The future is a CEO's most important investment. But apparently no one's told Joe Kaeser. The Siemens chief's quest to save profits at any price could cost the German engineering giant dearly, argues DW's Rolf Wenkel.
At first glance, the news couldn't be better: Siemens earned 3.9 billion euros ($4.4 billion), or over a billion a month, from January through March (Q2 according to the company's fiscal calendar). Seems like a reason to celebrate for shareholders and employees alike, no?
Then there was the big announcement: After nearly a full year of restructuring, the company was now crisis-proof, CEO Joe Kaeser declared, ushering in a new era of calm for the German industrial giant. Mission completed. Next stop: Moneyville.
Sounds too good to be true? That's because it is.
In reality, Siemens' actual second-quarter earnings amounted to just 700 million euros. That's less than a fifth of the nearly 4-billion figure it boasted, and some 400 million euros shy of the three months before. The lion's share, 3.2 billion euros, came from the sale of the company's hearing aid segment as well as its 50-percent stake in the BSH Home Appliances Group to Bosch. Call it selling off the family silver, if you like - the point is, it's one-off.
In fact, it's been pretty much downhill for Europe's largest engineering group. Revenue has all but flat-lined, while return on sales (ROS), one of the key indicators of a company's health, appear to have gone into free-fall. For every 100 euros sold, Siemens only keeps 9. The Munich-based business had aimed for 10 to 11.
Slumping revenue and shrinking profit margins. What's a CEO to do? The uninspired fall back into old ways. Like tough-on-crime conservatives crying wolf over a broken nail, so managers too often cut payrolls when profits begin to drop. No wonder then that Joe Kaeser's big announcement came with an asterisk: the "need" to lose 4,500 additional jobs - to get Siemens down to fighting weight, so to speak.
Tough challenges ahead
The latest cut takes the total number of jobs lost to Kaeser's global restructuring effort to more than 13,000 - 5,000 alone right here in Germany. That's a 4-percent bite out of Siemen's combined workforce of 342,000.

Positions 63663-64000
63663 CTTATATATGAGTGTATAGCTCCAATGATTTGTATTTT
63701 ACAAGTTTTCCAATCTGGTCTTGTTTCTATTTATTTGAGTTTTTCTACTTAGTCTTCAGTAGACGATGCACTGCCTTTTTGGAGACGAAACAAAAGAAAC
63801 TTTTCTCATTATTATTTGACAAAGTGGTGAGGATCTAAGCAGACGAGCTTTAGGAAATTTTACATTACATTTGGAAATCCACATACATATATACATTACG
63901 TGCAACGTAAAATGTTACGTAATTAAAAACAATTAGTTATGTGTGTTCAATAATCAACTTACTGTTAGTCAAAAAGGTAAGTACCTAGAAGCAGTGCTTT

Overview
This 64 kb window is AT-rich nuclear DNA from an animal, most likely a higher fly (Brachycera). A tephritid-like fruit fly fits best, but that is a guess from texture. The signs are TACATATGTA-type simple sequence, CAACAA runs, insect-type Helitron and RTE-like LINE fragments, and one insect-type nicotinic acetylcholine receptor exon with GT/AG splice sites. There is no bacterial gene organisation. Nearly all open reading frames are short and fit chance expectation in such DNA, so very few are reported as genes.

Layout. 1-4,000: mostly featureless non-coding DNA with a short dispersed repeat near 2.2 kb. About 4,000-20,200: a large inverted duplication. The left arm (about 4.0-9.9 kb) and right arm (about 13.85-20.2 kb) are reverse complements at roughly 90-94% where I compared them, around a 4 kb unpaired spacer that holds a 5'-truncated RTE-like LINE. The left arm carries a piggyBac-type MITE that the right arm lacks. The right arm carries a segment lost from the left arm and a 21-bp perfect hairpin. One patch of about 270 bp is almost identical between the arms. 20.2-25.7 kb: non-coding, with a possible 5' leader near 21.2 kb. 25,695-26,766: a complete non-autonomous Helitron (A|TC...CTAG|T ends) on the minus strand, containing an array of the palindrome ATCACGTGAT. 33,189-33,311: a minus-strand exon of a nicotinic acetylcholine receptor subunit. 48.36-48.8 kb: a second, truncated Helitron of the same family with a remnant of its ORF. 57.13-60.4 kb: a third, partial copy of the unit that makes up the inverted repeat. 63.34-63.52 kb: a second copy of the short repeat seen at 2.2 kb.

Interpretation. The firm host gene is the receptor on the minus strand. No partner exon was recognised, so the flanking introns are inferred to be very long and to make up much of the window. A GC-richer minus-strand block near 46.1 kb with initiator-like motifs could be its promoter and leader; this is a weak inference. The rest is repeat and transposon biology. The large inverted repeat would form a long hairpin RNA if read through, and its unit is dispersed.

The biggest problem is that there's no guarantee that Kaeser's diet will actually work, that calm will return to Munich or that the cutbacks will end. In fact, there's plenty of reason to believe it won't. The road ahead is simply too bumpy, and several of Siemens' core segments too fragile.
Let's begin with its weakest spot: energy. Plunging electricity prices and falling demand for its gas turbines have left a big dent in the coffers of the company's power generating business, while tumbling oil prices are threatening to turn the takeover of US oil and gas supplier Dresser-Rand into a 7.6-billion-dollar headache. As if that weren't enough, the former top dog of medical engineering is up against a new pack of young and innovative rivals, threatening to leave it in the dust.
And that's not the end of it. The company's upper echelons have been plagued by a series of bad publicity.
In the Brazilian metropolis São Paulo, Siemens has been caught up in the so-called Train Cartel scandal, accused of colluding with 17 other companies to fix prices for the construction and upkeep of train networks.
And in the battle over France's energy giant, Alstom, even Siemens' Munich-based top brass couldn't fend off their rivals from overseas, General Electric.
Many of Siemens' biggest problems could have easily been avoided. Time and again, the company seems to have missed the train on important developments, watching the competition race by.
For instance, it should hardly have come as a surprise that Germany's shift to renewable energy would shake up the market. Still, Siemens chose to take a backseat and didn't react till it was already too late.
Where management didn't hesitate, however, was when it came to cutting payrolls - a move that's symptomatic of their lack of inspiration and fresh ideas. Instead of passing the buck to the rank-and-file, it's time Joe Kaeser and his board members face up to Siemens' biggest weakness: their own shortcomings.